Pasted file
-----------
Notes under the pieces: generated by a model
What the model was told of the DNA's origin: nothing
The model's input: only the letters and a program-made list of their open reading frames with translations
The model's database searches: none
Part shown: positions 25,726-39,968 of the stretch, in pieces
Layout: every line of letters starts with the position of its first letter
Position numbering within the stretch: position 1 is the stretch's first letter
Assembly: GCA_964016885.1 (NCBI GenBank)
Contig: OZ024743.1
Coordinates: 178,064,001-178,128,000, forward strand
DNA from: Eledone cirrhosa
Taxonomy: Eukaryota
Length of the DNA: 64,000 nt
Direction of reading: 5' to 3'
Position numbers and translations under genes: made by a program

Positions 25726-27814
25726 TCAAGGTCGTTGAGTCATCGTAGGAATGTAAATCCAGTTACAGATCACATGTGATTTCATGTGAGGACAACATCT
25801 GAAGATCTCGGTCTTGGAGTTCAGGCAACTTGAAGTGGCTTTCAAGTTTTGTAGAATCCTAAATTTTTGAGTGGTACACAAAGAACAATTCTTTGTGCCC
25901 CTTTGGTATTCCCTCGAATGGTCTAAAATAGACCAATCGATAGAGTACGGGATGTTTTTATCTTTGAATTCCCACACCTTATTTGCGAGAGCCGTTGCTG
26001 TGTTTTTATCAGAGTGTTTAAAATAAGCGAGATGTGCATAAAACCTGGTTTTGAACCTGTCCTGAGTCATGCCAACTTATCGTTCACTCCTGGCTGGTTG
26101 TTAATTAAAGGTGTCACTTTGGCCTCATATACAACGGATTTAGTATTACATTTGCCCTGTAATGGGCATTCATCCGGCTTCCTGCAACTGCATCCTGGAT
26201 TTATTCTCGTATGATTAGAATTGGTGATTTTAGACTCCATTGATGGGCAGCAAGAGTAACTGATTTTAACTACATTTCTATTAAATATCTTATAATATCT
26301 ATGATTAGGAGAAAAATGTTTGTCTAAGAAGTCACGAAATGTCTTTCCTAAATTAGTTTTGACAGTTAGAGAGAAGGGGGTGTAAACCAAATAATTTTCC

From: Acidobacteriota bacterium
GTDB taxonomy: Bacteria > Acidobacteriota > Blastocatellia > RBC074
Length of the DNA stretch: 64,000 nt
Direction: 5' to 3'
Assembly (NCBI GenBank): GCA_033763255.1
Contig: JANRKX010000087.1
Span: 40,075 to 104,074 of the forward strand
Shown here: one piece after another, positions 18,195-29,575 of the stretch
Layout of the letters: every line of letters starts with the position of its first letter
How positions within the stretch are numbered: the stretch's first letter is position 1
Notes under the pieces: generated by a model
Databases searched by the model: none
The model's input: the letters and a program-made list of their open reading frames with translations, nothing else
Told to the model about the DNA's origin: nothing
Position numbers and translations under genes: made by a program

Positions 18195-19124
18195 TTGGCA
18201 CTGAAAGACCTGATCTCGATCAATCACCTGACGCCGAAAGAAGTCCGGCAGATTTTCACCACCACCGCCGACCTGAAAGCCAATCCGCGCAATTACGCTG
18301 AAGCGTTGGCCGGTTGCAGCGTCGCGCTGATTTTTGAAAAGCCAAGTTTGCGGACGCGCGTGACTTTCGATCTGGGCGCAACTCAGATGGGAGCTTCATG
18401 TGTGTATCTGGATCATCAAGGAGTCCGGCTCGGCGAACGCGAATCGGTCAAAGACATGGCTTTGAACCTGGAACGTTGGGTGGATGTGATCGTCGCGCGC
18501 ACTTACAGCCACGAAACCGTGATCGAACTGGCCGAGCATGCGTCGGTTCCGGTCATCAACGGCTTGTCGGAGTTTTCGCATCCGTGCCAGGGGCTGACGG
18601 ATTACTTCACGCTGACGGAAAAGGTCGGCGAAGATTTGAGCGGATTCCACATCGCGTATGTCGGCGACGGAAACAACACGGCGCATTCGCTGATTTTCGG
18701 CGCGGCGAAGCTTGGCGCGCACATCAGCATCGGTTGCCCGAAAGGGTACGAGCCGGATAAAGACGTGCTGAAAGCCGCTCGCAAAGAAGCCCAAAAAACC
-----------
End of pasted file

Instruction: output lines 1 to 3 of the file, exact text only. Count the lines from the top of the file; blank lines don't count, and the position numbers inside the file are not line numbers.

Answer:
Notes under the pieces: generated by a model
What the model was told of the DNA's origin: nothing
The model's input: only the letters and a program-made list of their open reading frames with translations